No personality traits are treated as innately any better or worse, they simply allow Sir Brante to achieve different things. As an infant Sir Brante gains more simple traits like Perception and Bravery. As he gets older these coalesce into more adult traits like Valor and Diplomacy.
The branching paths in Sir Brante’s life are starkly different. Choosing Sir Brante’s lot in young adulthood mirrored my own choices in life. There are not only pressures from each of the family members, but also the factor of what personality traits Brante has gained. Since I found the religion of the Twins to be quite fascinating, and often listened to Sir Brante’s mother during childhood, I ended up making choices that led me to have a high Theology trait. I thought it would be a waste not to use my preaching skills to help pacify the upcoming strife, and became a priest.
I ended up rather surprising myself, as I usually like to be a dashing rogue who sleeps with every romanceable character under the sun, I instead ended up opting for a life of divine contemplation and ecclesiastical politics. Sir Brante gives an impressively organic simulation of life – where instead of your character’s abilities being a calculated progression up some skill tree, they end up being an often unexpected aggregate of life choices.
The music and artwork are worthy of particular praise. The monochrome pictures which illustrate the Arknian Empire’s dying days give a perfectly bleak tinge to the proceedings. The musical score perfectly gives an ideal ambience to the fantasy renaissance world, effortlessly evoking a world that’s many shades of sinister and mysterious.
Even as I often find myself dreaming about getting an 8K TV and blisteringly high-tech graphics cards, Sir Brante reminded me about the simple, low-tech power of a black and white visual novel employing good old-fashioned storytelling.
There’s plenty of replayability to be had should you choose to explore a different path for Sir Brante and his kinfolk. Though I chose the path of the priest, I’m really looking forward to playing again and exploring the life of a noble or commoner. That’s not to mention the romances missed or the friends not made.
It’s a world that’s richly drawn but ultimately limited in how much you can explore it and effect it. Perhaps this could be considered a flaw, but that’s part of the whole design philosophy. Though there’s a map of a vast empire you can look over, you can’t choose to arbitrarily travel to any of these places just to explore them. Often cutscenes will show squabbling Emperors, Chancellors and Archdukes debating in town squares with the wealth and stability ratings of the Empire changing, completely out of the player’s control.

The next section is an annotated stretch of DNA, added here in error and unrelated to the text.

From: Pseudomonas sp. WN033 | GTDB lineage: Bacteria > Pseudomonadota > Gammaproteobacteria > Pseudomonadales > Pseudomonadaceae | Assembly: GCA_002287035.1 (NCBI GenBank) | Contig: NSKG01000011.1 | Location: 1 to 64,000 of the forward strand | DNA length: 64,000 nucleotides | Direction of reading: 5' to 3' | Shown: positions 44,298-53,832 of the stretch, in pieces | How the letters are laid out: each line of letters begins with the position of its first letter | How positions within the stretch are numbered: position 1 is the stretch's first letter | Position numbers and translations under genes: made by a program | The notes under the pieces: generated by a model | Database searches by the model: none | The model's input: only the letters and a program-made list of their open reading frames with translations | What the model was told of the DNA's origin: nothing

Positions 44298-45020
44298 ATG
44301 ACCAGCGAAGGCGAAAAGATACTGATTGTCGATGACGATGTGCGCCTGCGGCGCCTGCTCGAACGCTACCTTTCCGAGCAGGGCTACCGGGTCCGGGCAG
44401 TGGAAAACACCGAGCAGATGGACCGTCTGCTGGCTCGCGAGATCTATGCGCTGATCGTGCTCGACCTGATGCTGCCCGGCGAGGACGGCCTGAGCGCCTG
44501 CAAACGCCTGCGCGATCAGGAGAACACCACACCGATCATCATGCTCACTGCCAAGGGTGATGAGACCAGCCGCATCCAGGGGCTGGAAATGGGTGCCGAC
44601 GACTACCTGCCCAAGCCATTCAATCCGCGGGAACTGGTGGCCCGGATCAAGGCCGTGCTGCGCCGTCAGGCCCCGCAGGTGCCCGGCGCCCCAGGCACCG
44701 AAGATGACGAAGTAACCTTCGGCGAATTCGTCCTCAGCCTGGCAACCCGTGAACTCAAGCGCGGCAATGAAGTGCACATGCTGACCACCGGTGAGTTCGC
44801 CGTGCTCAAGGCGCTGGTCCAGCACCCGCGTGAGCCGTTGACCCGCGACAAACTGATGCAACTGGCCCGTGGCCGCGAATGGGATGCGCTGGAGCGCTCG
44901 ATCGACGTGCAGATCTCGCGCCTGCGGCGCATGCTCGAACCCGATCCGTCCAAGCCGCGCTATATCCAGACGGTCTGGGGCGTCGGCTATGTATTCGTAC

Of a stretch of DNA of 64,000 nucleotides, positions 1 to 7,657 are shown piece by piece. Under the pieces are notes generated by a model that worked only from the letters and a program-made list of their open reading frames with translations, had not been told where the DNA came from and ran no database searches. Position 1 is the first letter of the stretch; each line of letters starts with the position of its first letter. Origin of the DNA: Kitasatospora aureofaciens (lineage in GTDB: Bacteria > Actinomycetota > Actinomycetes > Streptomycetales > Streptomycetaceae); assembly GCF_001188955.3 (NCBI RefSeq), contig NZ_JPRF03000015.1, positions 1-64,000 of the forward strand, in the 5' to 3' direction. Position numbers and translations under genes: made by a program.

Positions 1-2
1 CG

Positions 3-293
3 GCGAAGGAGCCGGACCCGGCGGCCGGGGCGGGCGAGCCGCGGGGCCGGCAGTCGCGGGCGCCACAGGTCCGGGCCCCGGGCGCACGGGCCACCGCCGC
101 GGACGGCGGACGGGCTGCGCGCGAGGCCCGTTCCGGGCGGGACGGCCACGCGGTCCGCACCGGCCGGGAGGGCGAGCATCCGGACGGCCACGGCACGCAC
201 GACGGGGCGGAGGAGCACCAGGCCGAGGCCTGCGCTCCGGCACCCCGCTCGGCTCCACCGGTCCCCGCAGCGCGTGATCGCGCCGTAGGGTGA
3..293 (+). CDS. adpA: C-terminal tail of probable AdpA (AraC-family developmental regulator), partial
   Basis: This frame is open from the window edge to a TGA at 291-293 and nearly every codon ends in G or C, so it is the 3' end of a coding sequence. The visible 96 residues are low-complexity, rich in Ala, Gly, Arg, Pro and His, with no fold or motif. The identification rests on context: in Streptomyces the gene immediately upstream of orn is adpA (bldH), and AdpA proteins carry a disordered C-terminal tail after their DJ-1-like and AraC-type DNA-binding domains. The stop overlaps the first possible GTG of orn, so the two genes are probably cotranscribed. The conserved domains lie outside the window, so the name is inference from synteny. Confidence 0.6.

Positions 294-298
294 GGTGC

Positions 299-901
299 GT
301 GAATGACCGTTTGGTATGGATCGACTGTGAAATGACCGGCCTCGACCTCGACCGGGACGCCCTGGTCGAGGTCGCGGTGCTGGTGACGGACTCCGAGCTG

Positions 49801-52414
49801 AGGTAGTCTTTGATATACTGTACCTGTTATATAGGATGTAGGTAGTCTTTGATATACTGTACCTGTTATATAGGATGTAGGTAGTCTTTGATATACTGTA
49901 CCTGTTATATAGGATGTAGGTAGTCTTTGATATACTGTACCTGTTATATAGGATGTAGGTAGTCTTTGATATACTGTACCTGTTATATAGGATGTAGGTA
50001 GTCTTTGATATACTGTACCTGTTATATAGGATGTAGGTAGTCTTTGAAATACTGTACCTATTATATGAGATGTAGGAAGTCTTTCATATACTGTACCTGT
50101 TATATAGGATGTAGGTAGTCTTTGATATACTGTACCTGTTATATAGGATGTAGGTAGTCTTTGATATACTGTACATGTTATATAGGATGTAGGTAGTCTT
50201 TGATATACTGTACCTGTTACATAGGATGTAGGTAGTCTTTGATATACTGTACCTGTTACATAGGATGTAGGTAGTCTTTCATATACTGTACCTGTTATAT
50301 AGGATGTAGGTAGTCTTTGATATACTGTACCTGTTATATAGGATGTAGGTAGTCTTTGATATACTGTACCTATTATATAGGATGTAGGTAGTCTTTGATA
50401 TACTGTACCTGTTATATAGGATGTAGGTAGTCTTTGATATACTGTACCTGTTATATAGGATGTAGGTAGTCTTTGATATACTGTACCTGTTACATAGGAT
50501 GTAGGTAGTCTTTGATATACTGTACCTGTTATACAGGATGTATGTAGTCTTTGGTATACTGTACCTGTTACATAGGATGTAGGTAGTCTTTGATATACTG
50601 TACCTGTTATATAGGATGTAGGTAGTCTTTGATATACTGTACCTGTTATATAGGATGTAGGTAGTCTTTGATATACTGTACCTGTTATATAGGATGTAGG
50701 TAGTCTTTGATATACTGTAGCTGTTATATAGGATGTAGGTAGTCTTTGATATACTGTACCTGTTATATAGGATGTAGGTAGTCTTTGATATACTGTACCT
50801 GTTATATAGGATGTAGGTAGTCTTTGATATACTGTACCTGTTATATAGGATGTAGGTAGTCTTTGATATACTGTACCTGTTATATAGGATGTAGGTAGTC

There’s a sense of dire inevitability about everything – as predicted in the game’s subtitle: The Fall of the Arknian Empire. One man can make a difference, but only to an extent – the important thing is to choose what change he makes. This is what makes the game feel so powerfully real and the player’s actions so very consequential.
The Life and Suffering of Sir Brante is a remarkable storytelling achievement. Ironically, though the game is rendered in an artful monochrome, none of its frequent moral decisions are completely black and white. Every choice had my mouse wavering over the screen, considering the consequences of my actions. It’s one of those rare gaming narratives that’s equally tragic, challenging and exhilarating. The message I felt came across is: don’t weep for the paths not taken or the limited change one person can make, but choose the life you want to live and live it to the fullest. As painful and filled with sorrow as Sir Brante’s life is, it’s one that’s well worth living through yourself.
Final Verdict: 4.5/5
Available on: PC (Reviewed) ; Publisher: 101XP; Developer: Sever; Players: 1; Released: March 4th, 2021;
Full Disclosure: This review is based on a copy of The Life and Suffering of Sir Brante given to Hey Poor Player by the publisher